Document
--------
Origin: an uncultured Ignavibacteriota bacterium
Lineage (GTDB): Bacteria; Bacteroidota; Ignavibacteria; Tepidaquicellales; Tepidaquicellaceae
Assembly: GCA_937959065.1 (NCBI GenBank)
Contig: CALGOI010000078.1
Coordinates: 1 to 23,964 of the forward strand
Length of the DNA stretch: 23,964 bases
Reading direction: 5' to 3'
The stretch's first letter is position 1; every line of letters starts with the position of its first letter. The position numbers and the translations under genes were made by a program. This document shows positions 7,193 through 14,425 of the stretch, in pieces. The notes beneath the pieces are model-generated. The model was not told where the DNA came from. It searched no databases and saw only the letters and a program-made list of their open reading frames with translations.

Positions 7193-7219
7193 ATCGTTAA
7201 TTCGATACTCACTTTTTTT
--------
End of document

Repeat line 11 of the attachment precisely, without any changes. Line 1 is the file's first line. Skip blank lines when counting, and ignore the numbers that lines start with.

7201 TTCGATACTCACTTTTTTT